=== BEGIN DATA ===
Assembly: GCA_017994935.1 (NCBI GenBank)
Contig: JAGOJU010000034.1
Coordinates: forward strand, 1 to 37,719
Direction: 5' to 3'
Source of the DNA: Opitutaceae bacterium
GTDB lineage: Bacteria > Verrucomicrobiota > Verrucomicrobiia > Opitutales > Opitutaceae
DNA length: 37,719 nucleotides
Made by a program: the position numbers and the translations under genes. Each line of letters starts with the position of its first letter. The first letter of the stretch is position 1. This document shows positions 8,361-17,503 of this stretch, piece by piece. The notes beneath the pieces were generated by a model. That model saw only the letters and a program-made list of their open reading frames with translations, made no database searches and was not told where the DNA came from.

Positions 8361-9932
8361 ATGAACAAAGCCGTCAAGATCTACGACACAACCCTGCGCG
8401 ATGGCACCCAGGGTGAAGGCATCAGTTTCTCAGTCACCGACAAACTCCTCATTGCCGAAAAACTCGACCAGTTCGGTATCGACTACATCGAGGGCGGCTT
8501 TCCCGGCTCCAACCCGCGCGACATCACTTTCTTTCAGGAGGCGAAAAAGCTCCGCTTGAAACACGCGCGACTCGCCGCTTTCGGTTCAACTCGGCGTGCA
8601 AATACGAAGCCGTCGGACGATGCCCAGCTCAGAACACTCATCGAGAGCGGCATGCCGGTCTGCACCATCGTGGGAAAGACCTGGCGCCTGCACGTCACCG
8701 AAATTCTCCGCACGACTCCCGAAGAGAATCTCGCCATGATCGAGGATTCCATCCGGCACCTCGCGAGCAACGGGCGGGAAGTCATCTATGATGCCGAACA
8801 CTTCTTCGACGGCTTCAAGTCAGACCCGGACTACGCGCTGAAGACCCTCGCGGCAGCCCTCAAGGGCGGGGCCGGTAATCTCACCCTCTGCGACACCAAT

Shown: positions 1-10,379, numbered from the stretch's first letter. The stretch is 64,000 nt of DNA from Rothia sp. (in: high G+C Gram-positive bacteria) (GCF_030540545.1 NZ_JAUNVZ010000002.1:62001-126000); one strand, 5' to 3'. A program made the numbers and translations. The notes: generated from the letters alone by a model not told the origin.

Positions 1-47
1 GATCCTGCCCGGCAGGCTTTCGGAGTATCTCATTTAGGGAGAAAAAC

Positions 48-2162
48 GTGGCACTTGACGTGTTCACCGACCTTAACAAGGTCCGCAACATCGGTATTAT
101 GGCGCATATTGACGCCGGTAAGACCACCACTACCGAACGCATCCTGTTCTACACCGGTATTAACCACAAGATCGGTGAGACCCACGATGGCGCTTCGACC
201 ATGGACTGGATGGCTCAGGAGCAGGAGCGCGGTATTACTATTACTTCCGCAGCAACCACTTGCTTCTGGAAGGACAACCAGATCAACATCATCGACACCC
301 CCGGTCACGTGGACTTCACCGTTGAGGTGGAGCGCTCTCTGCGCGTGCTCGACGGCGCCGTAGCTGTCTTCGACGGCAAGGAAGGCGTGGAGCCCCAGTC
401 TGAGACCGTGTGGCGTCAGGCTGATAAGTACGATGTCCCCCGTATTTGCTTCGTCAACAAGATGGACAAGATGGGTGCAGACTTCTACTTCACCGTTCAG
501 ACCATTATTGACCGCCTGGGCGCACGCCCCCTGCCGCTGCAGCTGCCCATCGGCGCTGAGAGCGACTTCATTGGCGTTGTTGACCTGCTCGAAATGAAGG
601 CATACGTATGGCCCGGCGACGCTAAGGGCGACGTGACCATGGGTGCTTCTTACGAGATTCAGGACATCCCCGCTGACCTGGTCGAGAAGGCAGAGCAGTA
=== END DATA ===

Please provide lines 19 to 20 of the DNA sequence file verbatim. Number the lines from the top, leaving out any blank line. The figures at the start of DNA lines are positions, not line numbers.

Positions 48-2162
48 GTGGCACTTGACGTGTTCACCGACCTTAACAAGGTCCGCAACATCGGTATTAT